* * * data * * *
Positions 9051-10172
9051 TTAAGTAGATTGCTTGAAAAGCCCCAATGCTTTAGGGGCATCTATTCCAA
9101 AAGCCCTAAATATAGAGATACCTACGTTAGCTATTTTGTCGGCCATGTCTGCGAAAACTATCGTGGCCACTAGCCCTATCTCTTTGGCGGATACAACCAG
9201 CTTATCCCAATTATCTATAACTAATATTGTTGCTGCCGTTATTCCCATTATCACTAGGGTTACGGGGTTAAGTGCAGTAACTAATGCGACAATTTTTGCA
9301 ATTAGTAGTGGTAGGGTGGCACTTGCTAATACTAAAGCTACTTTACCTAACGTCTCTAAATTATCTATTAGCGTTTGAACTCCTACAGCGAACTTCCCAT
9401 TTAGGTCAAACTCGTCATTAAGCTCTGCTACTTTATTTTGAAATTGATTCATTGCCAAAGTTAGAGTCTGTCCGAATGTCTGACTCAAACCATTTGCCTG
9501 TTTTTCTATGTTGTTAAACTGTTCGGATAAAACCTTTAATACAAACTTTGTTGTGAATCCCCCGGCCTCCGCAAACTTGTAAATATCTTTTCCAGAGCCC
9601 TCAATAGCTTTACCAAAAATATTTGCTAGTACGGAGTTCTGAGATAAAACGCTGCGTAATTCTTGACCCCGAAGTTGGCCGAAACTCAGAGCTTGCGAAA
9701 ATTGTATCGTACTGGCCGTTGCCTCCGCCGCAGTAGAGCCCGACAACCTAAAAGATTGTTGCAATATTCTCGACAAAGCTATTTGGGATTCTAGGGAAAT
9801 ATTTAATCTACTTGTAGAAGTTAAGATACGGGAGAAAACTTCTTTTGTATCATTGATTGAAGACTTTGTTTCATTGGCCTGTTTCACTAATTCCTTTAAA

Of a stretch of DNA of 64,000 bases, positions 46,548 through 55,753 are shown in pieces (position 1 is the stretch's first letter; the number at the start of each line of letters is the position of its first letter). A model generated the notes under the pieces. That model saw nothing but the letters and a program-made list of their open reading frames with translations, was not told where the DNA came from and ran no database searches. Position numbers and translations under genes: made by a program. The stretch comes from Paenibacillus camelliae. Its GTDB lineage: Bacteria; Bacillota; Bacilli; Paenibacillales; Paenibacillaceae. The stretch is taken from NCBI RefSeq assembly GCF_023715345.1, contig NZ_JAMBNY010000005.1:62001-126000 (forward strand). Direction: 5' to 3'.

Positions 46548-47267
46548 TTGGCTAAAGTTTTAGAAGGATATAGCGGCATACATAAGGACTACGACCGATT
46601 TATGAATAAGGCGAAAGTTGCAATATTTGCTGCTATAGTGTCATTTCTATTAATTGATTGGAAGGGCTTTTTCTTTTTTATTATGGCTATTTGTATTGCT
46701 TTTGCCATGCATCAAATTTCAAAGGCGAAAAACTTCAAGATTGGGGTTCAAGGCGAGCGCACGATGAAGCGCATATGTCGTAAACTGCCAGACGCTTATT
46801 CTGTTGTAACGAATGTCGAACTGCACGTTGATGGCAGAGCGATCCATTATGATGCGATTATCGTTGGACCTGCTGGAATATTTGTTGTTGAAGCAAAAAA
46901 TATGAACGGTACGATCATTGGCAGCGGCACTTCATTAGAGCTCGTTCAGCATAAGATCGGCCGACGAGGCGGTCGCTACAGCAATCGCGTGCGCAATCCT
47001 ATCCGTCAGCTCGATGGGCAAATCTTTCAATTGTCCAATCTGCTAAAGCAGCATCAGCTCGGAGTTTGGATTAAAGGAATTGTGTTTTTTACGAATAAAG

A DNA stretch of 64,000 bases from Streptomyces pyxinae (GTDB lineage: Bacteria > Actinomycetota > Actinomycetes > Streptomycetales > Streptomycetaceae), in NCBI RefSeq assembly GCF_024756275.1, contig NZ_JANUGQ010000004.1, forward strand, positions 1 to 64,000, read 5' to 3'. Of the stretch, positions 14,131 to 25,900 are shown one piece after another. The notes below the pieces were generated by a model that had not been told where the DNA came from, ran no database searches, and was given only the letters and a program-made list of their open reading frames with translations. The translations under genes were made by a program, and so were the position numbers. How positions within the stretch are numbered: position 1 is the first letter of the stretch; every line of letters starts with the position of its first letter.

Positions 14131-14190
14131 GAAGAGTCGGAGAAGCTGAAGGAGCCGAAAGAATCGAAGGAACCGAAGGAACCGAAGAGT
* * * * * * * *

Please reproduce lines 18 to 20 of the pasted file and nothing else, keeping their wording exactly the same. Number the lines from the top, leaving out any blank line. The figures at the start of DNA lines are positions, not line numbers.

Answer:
47001 ATCCGTCAGCTCGATGGGCAAATCTTTCAATTGTCCAATCTGCTAAAGCAGCATCAGCTCGGAGTTTGGATTAAAGGAATTGTGTTTTTTACGAATAAAG

A DNA stretch of 64,000 bases from Streptomyces pyxinae (GTDB lineage: Bacteria > Actinomycetota > Actinomycetes > Streptomycetales > Streptomycetaceae), in NCBI RefSeq assembly GCF_024756275.1, contig NZ_JANUGQ010000004.1, forward strand, positions 1 to 64,000, read 5' to 3'. Of the stretch, positions 14,131 to 25,900 are shown one piece after another. The notes below the pieces were generated by a model that had not been told where the DNA came from, ran no database searches, and was given only the letters and a program-made list of their open reading frames with translations. The translations under genes were made by a program, and so were the position numbers. How positions within the stretch are numbered: position 1 is the first letter of the stretch; every line of letters starts with the position of its first letter.

Positions 14131-14190